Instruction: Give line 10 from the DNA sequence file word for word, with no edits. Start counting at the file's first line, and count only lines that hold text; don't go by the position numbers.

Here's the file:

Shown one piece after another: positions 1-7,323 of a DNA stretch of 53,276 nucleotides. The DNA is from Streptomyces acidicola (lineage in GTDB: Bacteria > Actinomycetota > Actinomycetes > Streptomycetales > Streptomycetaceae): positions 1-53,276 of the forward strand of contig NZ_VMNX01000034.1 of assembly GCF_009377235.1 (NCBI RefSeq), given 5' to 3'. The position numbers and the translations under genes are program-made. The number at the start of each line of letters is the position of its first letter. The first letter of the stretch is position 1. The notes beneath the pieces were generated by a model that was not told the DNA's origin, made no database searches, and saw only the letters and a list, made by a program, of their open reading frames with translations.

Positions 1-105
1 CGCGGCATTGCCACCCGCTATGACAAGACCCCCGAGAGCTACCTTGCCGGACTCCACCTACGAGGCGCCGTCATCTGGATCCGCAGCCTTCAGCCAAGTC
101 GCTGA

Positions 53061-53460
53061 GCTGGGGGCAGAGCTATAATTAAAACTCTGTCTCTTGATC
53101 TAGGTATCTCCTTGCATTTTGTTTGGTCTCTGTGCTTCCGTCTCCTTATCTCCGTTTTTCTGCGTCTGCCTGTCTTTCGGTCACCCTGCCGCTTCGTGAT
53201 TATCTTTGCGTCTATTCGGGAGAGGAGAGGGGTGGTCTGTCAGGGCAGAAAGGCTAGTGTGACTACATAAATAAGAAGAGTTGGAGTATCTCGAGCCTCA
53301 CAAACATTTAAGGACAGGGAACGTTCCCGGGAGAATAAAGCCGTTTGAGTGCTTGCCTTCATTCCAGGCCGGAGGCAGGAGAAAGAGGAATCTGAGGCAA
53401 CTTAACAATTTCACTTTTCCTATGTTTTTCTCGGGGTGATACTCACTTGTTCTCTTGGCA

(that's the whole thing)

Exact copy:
53401 CTTAACAATTTCACTTTTCCTATGTTTTTCTCGGGGTGATACTCACTTGTTCTCTTGGCA